Life of the Party: Dead on Arrival, And Scant Fun To Boot

By Kim Hughes

Rating: C-

By coincidence, the night after enduring Life of the Party — the irredeemable new Melissa McCarthy comedy, which she co-wrote with director and husband Ben Falcone — I happened upon an observation by Pauline Kael, the famous/infamous American film critic. Kael was vigorously defending the 1967 movie Bonnie and Clyde. Of it, she argued, “[The audience is] made to feel but not told how to feel.” 

It occurred to me that audiences viewing Life of the Party get exactly the opposite: aggressive emotional manipulation in the service of what might be the lamest, most predictable, rehashed story ever told.

Left to our own devices, we’d be numb with disbelief and never stay to the end without a cash incentive. We know where we’re headed almost immediately.  Any hope that snappy dialog or head-spinning twists will redeem this train wreck is extinguished when the first ugly sweater joke — already an eye-roller in Bridget Jones’ era — is marched down the gangplank.

Get that woman some makeup, stat!

Get that woman some makeup, stat!

Less a movie than a series of set-ups for McCarthy’s broad physical comedy and rotating portfolio of looks (which include but are not limited to sloppy, dowdy, sassy, costumed and hot), Life of the Party doesn’t even pretend to care about character development. For example, the most notable feature among a roster of undercooked sidekicks is young woman who spent eight years in a coma. As in, not conscious. Is that a thigh-slapper or what? Barbies are more dimensional. 

The plot has potential… in some universe. Heart-of-gold Deanna (McCarthy) gets dumped by husband Dan (Matt Walsh) the moment daughter Maddie (Molly Gordon) is safely tucked away at college. Dan is a hipster wannabe doing the horizontal shuffle with snobbish real estate agent Marcie (Julie Bowen conjuring Christine Baranski). Angry and untethered, Deanna decides to go back to college, perchance to reclaim a long-forgotten dream. Alas, Deanna selects the same college where Maddie attends with a coterie of friends for whom Gloria Steinem is… um…like, a YouTube star?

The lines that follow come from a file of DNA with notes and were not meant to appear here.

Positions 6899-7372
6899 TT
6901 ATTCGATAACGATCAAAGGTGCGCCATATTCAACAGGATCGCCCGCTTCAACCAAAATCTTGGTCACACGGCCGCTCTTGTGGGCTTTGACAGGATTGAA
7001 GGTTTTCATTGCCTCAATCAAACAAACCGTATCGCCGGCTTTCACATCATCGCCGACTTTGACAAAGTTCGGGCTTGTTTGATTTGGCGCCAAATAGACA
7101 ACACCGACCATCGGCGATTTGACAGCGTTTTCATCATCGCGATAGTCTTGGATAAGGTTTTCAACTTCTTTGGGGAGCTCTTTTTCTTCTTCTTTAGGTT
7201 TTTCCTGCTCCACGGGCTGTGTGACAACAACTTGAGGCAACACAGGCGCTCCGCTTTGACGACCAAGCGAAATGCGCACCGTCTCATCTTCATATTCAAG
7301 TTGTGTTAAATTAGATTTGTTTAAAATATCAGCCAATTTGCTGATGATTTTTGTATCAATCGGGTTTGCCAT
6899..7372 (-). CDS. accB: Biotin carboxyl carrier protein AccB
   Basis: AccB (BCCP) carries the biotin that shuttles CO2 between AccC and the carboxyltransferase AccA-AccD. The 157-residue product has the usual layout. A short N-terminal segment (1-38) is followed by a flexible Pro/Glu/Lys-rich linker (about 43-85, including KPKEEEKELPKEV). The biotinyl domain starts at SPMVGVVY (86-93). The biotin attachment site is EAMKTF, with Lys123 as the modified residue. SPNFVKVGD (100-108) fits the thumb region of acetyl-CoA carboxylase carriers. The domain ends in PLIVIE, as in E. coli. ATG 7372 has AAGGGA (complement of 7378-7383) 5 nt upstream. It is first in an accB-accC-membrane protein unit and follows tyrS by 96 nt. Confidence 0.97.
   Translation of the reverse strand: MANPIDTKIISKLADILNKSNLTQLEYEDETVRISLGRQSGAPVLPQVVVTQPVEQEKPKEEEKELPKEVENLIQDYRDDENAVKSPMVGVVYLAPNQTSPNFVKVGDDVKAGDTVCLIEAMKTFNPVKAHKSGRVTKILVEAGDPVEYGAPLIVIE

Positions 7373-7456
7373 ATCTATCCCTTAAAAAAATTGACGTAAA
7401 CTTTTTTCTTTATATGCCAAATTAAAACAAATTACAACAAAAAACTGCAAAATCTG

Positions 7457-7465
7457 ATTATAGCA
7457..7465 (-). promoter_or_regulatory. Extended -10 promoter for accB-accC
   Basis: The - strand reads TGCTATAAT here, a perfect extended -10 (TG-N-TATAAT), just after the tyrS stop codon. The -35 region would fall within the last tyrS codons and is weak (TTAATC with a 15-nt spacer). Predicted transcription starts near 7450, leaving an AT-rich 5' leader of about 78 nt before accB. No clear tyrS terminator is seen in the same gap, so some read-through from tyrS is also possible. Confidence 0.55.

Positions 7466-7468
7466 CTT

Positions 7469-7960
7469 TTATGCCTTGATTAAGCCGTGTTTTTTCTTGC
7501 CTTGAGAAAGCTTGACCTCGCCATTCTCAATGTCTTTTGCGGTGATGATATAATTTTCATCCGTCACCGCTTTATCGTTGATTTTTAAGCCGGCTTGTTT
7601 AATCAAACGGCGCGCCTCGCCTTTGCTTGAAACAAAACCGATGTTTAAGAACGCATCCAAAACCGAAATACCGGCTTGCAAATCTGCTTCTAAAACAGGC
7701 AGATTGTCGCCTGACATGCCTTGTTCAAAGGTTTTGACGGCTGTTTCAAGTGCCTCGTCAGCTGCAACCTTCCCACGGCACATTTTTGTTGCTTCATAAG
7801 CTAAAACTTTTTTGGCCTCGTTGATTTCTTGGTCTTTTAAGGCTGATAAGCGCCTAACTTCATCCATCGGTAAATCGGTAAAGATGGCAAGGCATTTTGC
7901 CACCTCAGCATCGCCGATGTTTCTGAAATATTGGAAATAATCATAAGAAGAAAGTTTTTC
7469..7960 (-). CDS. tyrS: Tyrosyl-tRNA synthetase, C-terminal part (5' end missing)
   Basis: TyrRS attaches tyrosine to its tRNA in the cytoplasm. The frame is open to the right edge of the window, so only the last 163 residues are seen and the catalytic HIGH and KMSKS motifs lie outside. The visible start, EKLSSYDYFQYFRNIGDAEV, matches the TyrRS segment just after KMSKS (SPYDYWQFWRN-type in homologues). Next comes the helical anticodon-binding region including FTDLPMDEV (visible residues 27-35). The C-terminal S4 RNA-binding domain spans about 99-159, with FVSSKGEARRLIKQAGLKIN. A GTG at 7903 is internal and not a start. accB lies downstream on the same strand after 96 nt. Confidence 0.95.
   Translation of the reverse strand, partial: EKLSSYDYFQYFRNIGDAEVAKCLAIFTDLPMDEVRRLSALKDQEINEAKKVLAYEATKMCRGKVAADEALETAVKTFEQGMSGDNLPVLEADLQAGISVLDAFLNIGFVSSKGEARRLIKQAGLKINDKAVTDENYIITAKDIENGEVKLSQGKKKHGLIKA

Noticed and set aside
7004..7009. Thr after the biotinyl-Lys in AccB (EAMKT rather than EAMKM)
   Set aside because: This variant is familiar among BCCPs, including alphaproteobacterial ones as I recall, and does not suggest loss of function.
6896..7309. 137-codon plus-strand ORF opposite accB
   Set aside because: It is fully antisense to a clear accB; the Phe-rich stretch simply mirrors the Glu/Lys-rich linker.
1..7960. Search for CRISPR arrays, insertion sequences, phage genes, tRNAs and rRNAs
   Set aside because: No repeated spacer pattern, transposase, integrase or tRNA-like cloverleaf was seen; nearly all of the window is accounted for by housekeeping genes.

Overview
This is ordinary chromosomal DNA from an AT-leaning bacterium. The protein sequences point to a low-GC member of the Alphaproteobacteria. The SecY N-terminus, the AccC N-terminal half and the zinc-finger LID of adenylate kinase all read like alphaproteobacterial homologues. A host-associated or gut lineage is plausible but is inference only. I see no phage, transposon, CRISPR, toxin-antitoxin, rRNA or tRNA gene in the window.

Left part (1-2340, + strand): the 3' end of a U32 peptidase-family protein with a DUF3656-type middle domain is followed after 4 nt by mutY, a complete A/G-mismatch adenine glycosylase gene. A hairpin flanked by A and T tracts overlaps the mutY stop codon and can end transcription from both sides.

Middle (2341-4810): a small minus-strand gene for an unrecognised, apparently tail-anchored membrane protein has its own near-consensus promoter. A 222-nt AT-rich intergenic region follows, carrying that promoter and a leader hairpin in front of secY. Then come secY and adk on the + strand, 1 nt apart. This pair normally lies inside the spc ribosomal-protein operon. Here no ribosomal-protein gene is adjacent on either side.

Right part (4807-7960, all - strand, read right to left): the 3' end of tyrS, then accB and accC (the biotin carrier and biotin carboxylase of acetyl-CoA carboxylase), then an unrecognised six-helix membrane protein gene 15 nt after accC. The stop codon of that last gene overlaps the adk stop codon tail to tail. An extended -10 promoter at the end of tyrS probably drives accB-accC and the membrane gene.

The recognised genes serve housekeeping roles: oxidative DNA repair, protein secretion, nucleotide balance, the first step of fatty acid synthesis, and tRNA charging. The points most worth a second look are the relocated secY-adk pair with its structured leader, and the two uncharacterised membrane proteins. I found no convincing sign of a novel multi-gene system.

Maddie’s justifiable horror at such a development dissolves almost instantly because, well, because Deanna — though smothering and worryingly tactile — is just such an aw-shucks ball of delight.  That she teaches her universally dim-witted sorority sisters self-respect while shamelessly and publicly banging a doe-eyed young buck her daughter’s age seems beside the point. 

Let’s recap: Dan is a pig because he left his matronly wife after two decades of marriage for a foxy, age-appropriate real estate agent, and Deanna is a superstar for poking a seriously impressionable and hopelessly smitten college student who should be Maddie’s boyfriend and is actually the son of someone in her immediate orbit. Riiight. 

The movie’s point is virtually unfathomable, and not even its winning bits of slapstick can distract from that fact. Deanna’s hard-won self-determination might be a theme but it’s undercut by the character’s eagerness to embrace clichés. Good-hearted people succeed while meanies get their comeuppance? Love is all that matters? Sassy friends are nice to have? (Enter a drab Maya Rudolph who never gets the slick makeover that is her BFF’s calling card). 

Really, guys, this is the story you longed to tell? Suddenly, 2014's Tammy and 2016's The Boss — also helmed by McCarthy and Falcone — seem worthy of the staggering 7,000 words Kael harvested for Bonnie and Clyde eons ago in The New Yorker

Paradoxically, McCarthy is weirdly, undeniably captivating even as the movie crumbles around her. Which somehow makes Life of the Party worse than bad: there’s no joy in watching it, and none even in hating it.  

Life of the Party. Written by Melissa McCarthy and Ben Falcone, directed by Ben Falcone. Starring Melissa McCarthy, Maya Rudolph, Matt Walsh, Jacki Weaver, and Julie Bowen. Opens wide May 11.